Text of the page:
• Extreme steps in voltage can damage cells, so you should avoid clamping the membrane potential far outside its normal range.
              • Since some conductances take a long time to activate, you may need to significantly extend the duration of the step (and the simulation) to see the maximum current. In some cases, this may take hundreds of milliseconds.
              • If you note that a current takes a long time to activate, you may want to measure the conductance using a tail current protocol:
                • When a conductance takes a long time to activate, this means that several gates must open. Thus, at the end of a long hyperpolarizing or depolarizing pulse, the conductance reaches its maximum value.
                • However, it only takes one gate closing to stop the current, and this usually happens with very little delay.
                • Thus, if you measure the maximum current through a specific channel near the end of a long hyperpolarizing or depolarizing pulse, and then find the minimum value of the current after the pulse ends, the difference in these two current values can be used as a fairly accurate measure of the peak channel conductance.
                • For the calcium-dependent potassium (SK) conductance, you will additionally need to subtract out the conductance of the calcium current you have enabled (which you will need to find independently using the same voltage clamp protocol and measurement timing that you are using for the SK conductance).
                • Question 10: Your table should now summarize the differences between the adult and the neonatal neurons.
                  • Which conductances are unchanged during development?
                  • Which conductances differ between adult and neonatal neurons?
                  • Do these data support the hypotheses you formulated in Questions 5, 6, and 7?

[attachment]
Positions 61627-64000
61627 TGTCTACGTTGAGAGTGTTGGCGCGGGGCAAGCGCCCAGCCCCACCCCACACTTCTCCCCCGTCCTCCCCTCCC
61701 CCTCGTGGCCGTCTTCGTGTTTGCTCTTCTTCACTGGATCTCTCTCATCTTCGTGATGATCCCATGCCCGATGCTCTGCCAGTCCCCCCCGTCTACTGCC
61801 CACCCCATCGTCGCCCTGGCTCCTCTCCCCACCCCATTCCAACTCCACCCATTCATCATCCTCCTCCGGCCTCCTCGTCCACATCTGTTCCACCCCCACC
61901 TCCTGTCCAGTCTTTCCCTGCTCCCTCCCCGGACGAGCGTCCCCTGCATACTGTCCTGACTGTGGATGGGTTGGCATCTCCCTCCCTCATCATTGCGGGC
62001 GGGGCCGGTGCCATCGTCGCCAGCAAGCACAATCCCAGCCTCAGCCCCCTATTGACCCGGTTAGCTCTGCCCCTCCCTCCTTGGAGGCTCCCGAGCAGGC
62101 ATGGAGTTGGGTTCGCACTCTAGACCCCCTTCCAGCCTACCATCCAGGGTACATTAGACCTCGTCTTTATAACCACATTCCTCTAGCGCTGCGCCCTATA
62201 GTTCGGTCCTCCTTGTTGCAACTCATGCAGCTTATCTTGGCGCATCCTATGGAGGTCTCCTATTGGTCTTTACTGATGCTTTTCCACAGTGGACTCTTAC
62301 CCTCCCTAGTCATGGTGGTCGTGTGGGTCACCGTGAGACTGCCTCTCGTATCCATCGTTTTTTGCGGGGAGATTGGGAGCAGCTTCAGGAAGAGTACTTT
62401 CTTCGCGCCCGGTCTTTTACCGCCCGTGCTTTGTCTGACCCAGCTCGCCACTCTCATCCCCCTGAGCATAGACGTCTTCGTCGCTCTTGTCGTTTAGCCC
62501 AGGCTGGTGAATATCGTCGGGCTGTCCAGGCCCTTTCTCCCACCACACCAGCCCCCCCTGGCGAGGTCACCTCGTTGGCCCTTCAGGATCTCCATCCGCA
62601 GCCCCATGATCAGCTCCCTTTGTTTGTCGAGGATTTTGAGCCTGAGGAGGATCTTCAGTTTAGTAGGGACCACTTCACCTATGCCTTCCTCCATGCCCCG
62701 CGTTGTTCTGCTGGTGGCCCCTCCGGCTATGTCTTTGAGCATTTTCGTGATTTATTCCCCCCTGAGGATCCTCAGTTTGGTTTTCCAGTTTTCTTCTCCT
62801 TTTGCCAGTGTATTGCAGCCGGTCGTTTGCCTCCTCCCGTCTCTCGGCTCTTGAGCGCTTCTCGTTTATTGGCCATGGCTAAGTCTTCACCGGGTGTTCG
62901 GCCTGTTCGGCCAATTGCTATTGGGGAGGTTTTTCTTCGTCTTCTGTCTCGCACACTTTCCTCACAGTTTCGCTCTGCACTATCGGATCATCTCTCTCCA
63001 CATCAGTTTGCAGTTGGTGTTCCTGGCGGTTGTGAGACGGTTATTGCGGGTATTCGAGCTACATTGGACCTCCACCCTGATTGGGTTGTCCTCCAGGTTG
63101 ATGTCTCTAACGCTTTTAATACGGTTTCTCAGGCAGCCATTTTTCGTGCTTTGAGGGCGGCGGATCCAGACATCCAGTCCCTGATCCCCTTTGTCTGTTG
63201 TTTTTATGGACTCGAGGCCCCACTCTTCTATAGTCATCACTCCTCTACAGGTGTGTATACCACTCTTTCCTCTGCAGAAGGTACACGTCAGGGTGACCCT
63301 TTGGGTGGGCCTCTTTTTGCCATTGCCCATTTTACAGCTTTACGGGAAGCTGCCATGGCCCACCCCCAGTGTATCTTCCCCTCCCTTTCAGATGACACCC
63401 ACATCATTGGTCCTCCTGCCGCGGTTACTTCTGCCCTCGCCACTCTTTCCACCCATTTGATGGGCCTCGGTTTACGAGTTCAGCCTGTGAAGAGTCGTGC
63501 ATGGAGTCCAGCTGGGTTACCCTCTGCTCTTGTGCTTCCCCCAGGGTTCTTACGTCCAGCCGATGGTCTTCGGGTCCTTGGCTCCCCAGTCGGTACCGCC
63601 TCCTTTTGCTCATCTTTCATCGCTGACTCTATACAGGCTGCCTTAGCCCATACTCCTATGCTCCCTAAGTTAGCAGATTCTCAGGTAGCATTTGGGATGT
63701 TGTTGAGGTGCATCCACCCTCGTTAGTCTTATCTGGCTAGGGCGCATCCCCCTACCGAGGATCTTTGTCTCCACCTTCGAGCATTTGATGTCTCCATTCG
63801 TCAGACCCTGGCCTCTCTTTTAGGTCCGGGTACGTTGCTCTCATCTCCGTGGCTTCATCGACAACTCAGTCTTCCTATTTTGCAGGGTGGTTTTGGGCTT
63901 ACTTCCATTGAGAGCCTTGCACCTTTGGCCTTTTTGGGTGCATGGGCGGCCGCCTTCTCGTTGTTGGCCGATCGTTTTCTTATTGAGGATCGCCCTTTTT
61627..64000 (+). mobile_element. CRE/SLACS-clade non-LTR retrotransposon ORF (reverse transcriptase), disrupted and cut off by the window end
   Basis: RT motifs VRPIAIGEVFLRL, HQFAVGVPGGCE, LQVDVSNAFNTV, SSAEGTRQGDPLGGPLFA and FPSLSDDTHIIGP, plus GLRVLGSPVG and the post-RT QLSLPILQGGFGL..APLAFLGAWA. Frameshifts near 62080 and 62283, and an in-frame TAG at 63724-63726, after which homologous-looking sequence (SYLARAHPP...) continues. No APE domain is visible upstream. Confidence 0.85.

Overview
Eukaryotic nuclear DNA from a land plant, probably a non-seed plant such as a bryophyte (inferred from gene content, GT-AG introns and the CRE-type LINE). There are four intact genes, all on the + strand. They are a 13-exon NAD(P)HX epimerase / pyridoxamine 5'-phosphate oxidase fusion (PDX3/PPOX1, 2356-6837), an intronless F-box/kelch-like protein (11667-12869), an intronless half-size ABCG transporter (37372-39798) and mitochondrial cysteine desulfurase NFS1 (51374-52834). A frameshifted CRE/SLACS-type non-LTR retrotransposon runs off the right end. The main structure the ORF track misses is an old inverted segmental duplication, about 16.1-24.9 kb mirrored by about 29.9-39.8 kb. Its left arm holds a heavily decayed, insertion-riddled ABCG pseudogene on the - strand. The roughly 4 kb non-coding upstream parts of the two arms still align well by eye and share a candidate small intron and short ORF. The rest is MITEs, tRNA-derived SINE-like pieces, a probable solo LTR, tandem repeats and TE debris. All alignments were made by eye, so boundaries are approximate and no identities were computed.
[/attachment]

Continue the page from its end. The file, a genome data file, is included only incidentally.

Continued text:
• As a final test, open the Current clamp simulation with additional conductances used in the previous class. This model is identical to the current clamp model of the neonatal neuron you were working with earlier. For each conductance that varies between neonatal and adult neurons, change the maximum conductances using the ratios you computed in Question 9 as scaling factors. Do this for all the differing conductances simultaneously so that you can reconstruct the adult neuron. (You may notice that some of the maximum conductances shown in this simulation are larger than the maximum conductances you measured for the neonatal neurons. This may be because your voltage clamp protocol did not fully activate the conductance. This is why you should use the ratio to scale the conductances in this simulation, rather than use the maximum conductances you found for the adult simulation.)
                    • Repeat the measurements done in Questions 5, 6 and 7 above using your reconstructed adult neuron. (You will need to increase the Stimulus current first pulse to 2 nA so that this simulation matches the simulation you used in those questions.) Do you obtain the same results? Include pictures in your notebook.